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    MacDill on heightened security

    [Times photos: Thomas M. Goethe]
    MacDill security police check cars before allowing them onto the base Tuesday after the attacks in New York and at the Pentagon.


    © St. Petersburg Times,
    published September 12, 2001

    TAMPA -- Armed guards and Tampa police officers stood watch Tuesday at the entrance to MacDill Air Force Base, which was virtually shut down to civilian traffic.

    Two lines of cars stretched more than a half-mile south of the guard station as security officers scrutinized every motorist driving up to the gates. Most were turned away.

    Air Force Brig. Gen. William Hodges, center, talks with Tampa police officers Curtis Bascom, left, and Robert Sinclair.
    Throughout the day, only those bearing Department of Defense identification cards were admitted, but not before their vehicles were inspected.

    Military personnel in battle dress looked inside gas tanks and underneath hoods and rifled through car trunks for any suspicious objects.

    An Air Force general was driven up to the gates about 2:30 p.m. He hopped out of his vehicle and walked over to Tampa police Cpl. Robert Sinclair, who was assigned to assist the military, and thanked him for his help.

    "We're here, just doing our jobs, trying to help in any way we can," Sinclair said later.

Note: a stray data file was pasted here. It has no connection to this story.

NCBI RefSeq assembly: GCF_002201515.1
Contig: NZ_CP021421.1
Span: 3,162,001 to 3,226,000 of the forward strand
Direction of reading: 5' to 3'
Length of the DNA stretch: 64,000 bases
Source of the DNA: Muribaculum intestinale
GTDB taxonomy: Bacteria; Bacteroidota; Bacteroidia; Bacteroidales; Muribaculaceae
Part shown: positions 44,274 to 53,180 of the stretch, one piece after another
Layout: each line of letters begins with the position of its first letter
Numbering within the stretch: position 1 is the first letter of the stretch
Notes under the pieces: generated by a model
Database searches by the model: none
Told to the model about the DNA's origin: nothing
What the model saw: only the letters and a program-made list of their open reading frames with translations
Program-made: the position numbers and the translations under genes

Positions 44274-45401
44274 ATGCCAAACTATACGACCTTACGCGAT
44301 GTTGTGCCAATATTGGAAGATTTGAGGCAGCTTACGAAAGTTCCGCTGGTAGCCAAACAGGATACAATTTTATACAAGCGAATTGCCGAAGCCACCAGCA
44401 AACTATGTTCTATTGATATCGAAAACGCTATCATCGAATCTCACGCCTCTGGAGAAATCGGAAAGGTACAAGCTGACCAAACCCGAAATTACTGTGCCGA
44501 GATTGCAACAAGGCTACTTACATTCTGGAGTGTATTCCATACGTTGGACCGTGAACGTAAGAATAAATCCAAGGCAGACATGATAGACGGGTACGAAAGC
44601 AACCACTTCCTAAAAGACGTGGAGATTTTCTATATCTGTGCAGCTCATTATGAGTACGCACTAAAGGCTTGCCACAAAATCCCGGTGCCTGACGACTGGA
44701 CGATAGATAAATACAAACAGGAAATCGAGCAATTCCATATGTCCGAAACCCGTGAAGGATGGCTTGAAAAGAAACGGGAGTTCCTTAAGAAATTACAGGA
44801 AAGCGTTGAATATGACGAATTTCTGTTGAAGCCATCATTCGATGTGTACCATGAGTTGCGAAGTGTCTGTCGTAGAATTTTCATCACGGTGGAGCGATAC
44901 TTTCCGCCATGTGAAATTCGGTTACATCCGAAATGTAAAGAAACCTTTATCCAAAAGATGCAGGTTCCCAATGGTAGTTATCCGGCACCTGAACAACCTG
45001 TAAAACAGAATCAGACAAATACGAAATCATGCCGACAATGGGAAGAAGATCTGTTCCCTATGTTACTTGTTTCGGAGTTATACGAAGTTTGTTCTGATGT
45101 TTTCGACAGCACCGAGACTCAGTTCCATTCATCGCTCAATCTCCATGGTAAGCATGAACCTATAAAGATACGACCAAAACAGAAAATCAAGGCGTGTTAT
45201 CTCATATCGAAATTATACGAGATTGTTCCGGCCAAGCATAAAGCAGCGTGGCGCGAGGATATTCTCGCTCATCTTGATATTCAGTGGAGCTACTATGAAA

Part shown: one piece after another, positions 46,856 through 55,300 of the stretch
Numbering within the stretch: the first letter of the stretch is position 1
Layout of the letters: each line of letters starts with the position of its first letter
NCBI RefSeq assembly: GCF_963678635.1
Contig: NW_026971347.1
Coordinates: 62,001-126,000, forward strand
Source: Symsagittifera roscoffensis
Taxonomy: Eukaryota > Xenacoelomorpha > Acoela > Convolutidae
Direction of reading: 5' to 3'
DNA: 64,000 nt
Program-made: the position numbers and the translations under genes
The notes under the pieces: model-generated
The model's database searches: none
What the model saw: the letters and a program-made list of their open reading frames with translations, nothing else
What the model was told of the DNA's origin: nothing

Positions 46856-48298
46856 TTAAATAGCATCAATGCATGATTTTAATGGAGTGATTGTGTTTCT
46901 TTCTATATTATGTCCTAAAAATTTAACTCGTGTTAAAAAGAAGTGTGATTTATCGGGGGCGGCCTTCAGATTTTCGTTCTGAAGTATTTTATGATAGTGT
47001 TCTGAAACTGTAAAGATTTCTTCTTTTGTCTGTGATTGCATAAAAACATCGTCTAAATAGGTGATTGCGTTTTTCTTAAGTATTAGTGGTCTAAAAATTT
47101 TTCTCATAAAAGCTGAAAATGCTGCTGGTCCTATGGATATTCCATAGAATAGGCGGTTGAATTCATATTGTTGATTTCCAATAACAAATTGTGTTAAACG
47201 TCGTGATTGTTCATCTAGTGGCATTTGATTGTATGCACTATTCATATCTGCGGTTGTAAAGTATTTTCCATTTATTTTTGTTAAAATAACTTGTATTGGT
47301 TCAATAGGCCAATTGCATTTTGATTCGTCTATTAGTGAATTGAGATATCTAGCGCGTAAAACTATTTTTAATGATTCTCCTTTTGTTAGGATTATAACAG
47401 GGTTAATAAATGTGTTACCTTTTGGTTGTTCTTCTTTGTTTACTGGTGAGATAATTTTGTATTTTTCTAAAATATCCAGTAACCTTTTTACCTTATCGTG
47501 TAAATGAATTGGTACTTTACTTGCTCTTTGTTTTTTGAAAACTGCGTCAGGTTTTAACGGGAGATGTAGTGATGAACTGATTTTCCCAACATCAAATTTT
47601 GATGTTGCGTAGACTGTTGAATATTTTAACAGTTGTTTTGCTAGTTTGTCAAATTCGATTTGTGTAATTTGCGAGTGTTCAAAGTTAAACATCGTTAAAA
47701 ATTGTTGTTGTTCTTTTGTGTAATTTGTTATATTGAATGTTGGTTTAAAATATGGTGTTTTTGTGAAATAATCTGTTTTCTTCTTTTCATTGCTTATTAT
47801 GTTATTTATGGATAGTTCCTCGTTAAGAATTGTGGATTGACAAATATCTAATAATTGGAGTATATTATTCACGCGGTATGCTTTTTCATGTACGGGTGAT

MacDill is home to U.S. Central Command, which oversees American military forces in the Middle East, and U.S. Special Operations Command, which controls the military's commando forces.

    According to base employees, all personnel not assigned to or residing on the base were instructed about 9 a.m. to leave.

    Those playing a vital role in base operations were ordered to stay. Among them was Gemma Taitt, a civilian employee who works in logistics and maps.

    She provides important information about locations all over the world, said her husband, Carver Taitt.

    He sat on a rock in the shade of a small tree outside the base property Tuesday, waiting for his wife. A refueling jet flew overhead.

    "I'm worried," Carver Taitt said, looking toward the guards. "If something happens in MacDill, not one of those guys can stop me from getting to my wife."

    Taitt said his wife also had to stay at MacDill during the conflict in the Persian Gulf. She had to spend the night on base, he said.

    Gemma Taitt told her husband that personnel on base were watching television and supporting each other through the tragedy.

    Those leaving the base Tuesday drove past a construction site where work crews had planted an American flag on a small hill.

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